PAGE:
Information and propaganda

Origin: The structure of society requires explanation and justification. People need to know how the institutions of society function. This information is provided by the institutions themselves. Therefore it is usually biased in favour of these institutions. Information easily degenerates into propaganda.

Rationalisation of the structure of society: The hierarchy and social and economic inequality in society need to be justified and rationalised. The structure of society is described as being just. Sooner or later a form of overshoot occurs. Propaganda is used to praise the elites and blame the victims of society. Everything the authorities do is rationalised as being for the benefit of the people.

Just world theory: Most people like to believe that society is just. They deceive themselves that their leaders are just and fair. They will hold this authoritarian assumption, even in the face of evidence to the contrary. As long as people see their government as legitimate, no matter how appalling it may appear to outsiders, they will put up with its excesses and follow its orders. Most people do not want to admit they do not have the courage to do anything about it. Propaganda in general is not designed to fool people that want to know the truth. It is a form of manipulation designed to give people an excuse for self-deception. Propaganda encourages and allows people to not think at all.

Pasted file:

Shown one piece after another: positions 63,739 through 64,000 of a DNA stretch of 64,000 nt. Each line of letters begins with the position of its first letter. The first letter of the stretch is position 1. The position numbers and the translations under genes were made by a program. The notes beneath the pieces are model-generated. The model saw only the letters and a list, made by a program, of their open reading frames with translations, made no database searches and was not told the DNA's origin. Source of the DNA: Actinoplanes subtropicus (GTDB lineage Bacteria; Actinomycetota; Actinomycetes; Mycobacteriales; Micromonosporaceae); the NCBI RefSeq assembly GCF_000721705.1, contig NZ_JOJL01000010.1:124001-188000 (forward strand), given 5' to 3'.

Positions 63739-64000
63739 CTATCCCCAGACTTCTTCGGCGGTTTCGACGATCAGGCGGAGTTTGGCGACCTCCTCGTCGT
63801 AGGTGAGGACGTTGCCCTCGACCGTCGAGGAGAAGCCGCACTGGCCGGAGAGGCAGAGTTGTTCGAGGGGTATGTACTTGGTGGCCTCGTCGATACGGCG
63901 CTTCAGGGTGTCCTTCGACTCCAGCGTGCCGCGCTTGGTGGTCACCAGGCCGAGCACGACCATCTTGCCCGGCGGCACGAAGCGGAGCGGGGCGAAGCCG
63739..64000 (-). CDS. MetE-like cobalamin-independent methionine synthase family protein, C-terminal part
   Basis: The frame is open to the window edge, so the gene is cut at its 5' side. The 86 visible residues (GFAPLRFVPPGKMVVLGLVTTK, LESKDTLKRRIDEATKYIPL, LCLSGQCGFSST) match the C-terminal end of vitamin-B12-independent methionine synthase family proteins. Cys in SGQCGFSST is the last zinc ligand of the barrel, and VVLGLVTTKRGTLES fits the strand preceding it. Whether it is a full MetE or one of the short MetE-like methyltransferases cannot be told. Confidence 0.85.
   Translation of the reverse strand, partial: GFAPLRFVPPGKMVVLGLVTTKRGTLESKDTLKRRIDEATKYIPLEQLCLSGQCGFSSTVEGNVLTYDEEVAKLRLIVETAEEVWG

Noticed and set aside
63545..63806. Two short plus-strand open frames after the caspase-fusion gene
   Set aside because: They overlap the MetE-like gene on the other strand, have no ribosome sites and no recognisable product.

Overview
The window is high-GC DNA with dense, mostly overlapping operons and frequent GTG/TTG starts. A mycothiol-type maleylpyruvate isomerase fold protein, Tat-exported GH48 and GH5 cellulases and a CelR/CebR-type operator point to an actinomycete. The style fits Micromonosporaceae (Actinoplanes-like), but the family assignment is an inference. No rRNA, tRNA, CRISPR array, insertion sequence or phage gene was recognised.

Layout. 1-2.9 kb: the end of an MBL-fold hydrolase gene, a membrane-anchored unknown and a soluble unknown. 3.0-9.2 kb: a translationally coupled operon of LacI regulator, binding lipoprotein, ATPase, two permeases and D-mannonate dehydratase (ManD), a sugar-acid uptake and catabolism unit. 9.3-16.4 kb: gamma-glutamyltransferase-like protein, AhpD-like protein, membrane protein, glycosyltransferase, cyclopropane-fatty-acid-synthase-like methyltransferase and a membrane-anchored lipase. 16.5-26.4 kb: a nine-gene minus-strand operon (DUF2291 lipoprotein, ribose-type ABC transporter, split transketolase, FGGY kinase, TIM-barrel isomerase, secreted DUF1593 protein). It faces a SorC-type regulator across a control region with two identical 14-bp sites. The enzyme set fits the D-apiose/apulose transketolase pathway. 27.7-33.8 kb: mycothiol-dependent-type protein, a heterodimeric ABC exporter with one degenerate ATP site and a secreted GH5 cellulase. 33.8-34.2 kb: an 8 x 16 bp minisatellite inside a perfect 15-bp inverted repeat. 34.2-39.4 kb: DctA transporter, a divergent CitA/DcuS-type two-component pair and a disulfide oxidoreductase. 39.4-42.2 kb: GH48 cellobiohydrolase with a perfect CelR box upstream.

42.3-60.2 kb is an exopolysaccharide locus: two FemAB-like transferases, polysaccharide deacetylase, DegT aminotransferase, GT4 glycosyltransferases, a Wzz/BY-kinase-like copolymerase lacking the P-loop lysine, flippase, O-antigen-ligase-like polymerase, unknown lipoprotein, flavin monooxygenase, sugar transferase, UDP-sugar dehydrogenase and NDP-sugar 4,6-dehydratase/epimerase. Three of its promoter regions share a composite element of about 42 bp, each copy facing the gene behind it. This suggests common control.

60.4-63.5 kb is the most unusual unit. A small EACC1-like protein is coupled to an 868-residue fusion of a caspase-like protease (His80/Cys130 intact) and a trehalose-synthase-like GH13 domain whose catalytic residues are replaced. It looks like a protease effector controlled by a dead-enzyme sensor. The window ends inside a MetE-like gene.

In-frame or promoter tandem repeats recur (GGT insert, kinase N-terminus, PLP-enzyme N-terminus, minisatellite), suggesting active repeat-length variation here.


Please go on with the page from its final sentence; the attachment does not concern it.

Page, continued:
Explanation and interpretation of events: Propaganda gives explanations and interpretations of events. These are the explanations that are mainstream and approved by the authorities. The information is often biased. The actions of the elites are justified and rationalised, while the actions of critics, enemies and others are denounced.

Facade of legitimacy: Propaganda is used to give the structure of society legitimacy. The corruption and incompetence of the elites remains hidden through silence, secrecy and scapegoating. Propaganda rationalises and justifies the actions of the elite. It is a confidence trick. The opinions and statements of people in a position of power are considered more important, than those of people that criticise the status quo. People in a position of power are given the benefit of the doubt. They are always portrayed as benevolent and respectable people. Propaganda provides the masks that hides their true motives.

Exploitation and information asymmetry: People in society do not have the time to study and understand how society works in detail. The specialists on a topic do know all the details. They have insider information. Hence the elites and their propagandist have an information advantage. This inequality in access to information and knowledge will eventually be exploited and abused.